Infatuation, Intoxication, Regret: I Know What Love Isn’t by Jens Lekman

By Daniel Garrett

Jens Lekman, I Know What Love Isn’t
Produced by Jens Lekman
Secretly Canadian, 2012

Jens Lekman, a Swedish musician known to cosmopolitan Americans, is one of those singular figures who have been able to attract an audience through sensibility and talent: an intelligent, romantic male, with piano and strings, singing of love and world. Jens Lekman begins I Know What Love Isn’t with traditional piano music, and the piano sounding wonderfully bright, followed by an uptempo even danceable tune—the guitar and drums are particularly potent—embellished by a female chorus. Regret follows infatuation, and intoxication, in “Erica America”—the loss of innocence regarding love and place. In that song of regret, the narrator declares, “Sinatra had his shit figured out, I presume” and “Summer never ends here…summer is exhausting me…” There may be different well-established influences—from theater songs to jazz to folk to rock—for this expressive music, full of real world references. The string arrangements are prominent in “Becoming Someone Else,” and there are electronic effects in the lush ballad “She Just Don’t Want to Be with You Anymore.” However it can be hard to categorize Jens Lekman’s music: the singing and rhythm have a modern tone, but I would not necessarily say this is rock music. Yet, what does one call music that is accessible, contemporary, and built around rhythm, melody, and lyrics about relationships that is not precisely classical, jazz, or folk?

The album I Know What Love Isn’t is intelligent and intimate, mellow, and yet seems a serious encounter—probing, humorous—with a different culture and demanding relationships. It is a collection both arty and honest. “I think my dream is trying to tell me something,” Jens Lekman sings in “I Want a Pair of Cowboy Boots,” a guitar and voice song. In “The World Moves On,” featuring a great fast rhythm and social insight, the narrator notes that after personal travails the earth continues on its path, and people do what people do. “You don’t get over a broken heart—you just learn to carry it gracefully,” Lekman’s narrator sings, admitting that he has worked sometimes to be a jerk. He talks about the things he said, and should have said—and it is not difficult to relate to that, recognizing that sometimes tenderness begins when we are made to suffer for its absence.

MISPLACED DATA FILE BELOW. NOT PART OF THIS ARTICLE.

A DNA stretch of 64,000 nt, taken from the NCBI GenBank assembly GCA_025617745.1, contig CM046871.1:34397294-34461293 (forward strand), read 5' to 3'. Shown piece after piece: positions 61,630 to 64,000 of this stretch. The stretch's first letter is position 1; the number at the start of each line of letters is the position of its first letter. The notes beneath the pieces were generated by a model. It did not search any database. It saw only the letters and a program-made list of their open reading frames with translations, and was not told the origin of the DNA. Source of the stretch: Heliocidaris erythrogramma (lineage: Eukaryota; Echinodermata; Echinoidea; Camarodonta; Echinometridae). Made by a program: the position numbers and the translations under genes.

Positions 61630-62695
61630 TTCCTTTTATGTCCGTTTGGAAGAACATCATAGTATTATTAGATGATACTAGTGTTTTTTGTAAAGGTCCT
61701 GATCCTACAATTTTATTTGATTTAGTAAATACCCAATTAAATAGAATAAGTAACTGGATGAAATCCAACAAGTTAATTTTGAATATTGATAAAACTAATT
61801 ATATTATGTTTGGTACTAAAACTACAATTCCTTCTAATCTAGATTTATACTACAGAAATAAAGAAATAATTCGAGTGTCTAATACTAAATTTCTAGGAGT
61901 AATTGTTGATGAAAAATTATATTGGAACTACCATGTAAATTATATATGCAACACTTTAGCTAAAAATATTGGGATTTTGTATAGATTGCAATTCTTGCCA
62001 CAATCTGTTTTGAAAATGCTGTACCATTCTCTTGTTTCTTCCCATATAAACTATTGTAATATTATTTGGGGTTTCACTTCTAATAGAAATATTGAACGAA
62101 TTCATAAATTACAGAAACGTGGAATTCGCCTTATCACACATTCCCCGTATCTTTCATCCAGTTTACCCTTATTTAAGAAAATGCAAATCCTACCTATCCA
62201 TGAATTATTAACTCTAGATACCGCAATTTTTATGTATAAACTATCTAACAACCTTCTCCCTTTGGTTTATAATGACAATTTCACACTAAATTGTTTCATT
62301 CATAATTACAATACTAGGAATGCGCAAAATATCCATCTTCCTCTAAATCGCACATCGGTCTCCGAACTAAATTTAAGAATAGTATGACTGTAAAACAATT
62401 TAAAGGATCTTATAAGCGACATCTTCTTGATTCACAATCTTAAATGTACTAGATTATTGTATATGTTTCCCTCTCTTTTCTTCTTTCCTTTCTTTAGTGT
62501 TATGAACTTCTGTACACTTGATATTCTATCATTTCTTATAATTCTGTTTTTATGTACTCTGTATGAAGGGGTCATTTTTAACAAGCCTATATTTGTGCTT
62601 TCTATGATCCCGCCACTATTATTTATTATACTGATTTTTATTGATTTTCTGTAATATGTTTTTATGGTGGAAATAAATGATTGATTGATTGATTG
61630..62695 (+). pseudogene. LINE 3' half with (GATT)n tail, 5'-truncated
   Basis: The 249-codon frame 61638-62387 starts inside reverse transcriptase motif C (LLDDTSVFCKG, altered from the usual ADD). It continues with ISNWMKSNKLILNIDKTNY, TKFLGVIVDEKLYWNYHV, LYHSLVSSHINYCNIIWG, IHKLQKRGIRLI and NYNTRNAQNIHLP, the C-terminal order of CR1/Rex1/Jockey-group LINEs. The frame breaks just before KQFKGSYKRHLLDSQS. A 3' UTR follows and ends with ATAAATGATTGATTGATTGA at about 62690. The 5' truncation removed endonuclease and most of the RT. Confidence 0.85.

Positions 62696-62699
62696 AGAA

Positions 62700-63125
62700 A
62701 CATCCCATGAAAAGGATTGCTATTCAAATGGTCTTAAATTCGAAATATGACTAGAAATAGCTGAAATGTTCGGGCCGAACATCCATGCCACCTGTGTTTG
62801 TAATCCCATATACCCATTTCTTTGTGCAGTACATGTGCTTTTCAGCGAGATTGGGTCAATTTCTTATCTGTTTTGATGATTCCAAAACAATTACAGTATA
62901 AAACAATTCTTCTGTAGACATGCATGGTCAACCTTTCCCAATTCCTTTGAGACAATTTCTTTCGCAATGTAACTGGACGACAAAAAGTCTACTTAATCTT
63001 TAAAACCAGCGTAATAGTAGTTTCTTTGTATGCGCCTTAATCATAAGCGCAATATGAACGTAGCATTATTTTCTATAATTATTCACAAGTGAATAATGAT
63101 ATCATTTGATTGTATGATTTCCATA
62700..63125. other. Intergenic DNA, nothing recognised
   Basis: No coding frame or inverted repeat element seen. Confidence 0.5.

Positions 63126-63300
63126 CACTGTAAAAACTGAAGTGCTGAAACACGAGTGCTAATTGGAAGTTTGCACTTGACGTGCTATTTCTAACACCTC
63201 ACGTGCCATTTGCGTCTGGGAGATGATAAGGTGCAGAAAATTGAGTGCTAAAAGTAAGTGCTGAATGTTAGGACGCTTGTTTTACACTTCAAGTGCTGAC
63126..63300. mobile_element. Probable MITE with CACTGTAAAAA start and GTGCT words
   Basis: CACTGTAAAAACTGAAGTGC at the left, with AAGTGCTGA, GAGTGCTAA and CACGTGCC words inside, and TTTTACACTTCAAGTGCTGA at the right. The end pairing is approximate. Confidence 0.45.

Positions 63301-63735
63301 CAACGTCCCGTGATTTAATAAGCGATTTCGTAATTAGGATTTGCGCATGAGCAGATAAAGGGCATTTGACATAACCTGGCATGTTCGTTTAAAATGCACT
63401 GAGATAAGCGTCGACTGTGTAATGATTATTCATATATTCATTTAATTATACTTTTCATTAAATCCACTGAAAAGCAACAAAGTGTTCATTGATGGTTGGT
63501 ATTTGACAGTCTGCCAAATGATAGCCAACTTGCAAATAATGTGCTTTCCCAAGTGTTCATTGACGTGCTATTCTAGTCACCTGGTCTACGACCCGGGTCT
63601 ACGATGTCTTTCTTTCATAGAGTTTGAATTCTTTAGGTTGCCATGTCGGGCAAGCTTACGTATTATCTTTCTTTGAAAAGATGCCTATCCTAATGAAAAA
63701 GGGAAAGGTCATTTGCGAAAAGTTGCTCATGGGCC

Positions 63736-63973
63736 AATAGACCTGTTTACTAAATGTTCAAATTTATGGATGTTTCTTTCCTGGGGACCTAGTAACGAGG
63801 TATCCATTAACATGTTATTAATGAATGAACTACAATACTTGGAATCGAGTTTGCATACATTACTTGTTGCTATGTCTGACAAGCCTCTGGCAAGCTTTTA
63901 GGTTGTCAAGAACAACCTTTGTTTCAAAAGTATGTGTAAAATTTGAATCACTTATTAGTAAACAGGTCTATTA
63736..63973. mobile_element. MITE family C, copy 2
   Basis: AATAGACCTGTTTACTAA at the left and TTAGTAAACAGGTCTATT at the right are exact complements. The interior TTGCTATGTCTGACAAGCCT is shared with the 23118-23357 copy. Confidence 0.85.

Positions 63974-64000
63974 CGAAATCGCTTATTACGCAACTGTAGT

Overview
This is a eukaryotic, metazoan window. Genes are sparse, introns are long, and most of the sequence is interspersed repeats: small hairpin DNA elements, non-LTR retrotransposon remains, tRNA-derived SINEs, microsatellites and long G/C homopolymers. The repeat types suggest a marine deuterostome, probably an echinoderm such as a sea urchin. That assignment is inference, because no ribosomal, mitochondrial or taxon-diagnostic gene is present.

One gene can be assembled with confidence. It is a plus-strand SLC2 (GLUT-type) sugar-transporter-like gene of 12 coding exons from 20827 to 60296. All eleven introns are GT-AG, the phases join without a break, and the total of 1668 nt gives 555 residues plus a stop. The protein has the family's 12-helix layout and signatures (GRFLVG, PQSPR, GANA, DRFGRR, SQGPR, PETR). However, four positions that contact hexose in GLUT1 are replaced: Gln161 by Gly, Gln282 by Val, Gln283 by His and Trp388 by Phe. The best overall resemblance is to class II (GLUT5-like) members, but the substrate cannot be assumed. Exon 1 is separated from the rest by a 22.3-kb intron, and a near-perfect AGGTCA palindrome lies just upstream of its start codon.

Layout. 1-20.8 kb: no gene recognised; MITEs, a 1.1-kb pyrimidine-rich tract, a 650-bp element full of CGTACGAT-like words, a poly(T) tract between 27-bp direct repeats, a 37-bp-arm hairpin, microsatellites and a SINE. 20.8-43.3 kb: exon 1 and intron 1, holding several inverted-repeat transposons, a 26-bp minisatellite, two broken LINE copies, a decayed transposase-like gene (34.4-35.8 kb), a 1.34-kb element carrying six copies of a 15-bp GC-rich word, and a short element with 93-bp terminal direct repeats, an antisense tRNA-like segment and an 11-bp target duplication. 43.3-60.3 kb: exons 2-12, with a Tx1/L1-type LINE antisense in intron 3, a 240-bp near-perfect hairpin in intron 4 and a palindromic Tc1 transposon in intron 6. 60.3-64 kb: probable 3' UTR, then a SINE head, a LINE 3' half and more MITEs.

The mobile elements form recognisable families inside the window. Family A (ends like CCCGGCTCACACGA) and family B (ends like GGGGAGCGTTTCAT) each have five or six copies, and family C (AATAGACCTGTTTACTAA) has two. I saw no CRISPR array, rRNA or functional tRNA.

In the essay “On Celestial Music” in his book of the same name, the writer Rick Moody has a piece on tenderness and transcendence that celebrates Otis Redding, Simon and Garfunkel, Arvo Part, and John Cage (Back Bay Books, 2012). Rick Moody is able to see across musical forms a distinct and admirable impulse and trait in an imperfect world. In one place, Moody asks, “Who isn’t full of longing for a place better than this place?” (pages 280-281); and not longer after, Moody answers, “Longing, and compassion, and tenderness are heavenly, and they make you better than you otherwise were” (281). However, much of current popular music is devoted to ambition, aggression, competition, and different forms of dominance and greed. Jens Lekman is one of the musicians doing something different.

Daniel Garrett, a graduate of the New School for Social Research, and the principal organizer of the Cultural Politics Discussion Group at Poets House, is a writer whose work has appeared in The African, All About Jazz, American Book Review, Art & Antiques, The Audubon Activist, Black Film Review, Changing Men, Cinetext, Contact II, Film International, The Humanist, Hyphen, Illuminations, Muse Apprentice Guild, Option, Pop Matters, Quarterly Black Review of Books, Rain Taxi, Red River Review, Review of Contemporary Fiction, Wax Poetics, and World Literature Today. Daniel Garrett has written extensively about international film for Offscreen, and comprehensive commentary on music for The Compulsive Reader. He has an internet log, “The Art Notes of a Solitary Walker,” focused on visual art. He has written a novel, A Stranger on Earth.

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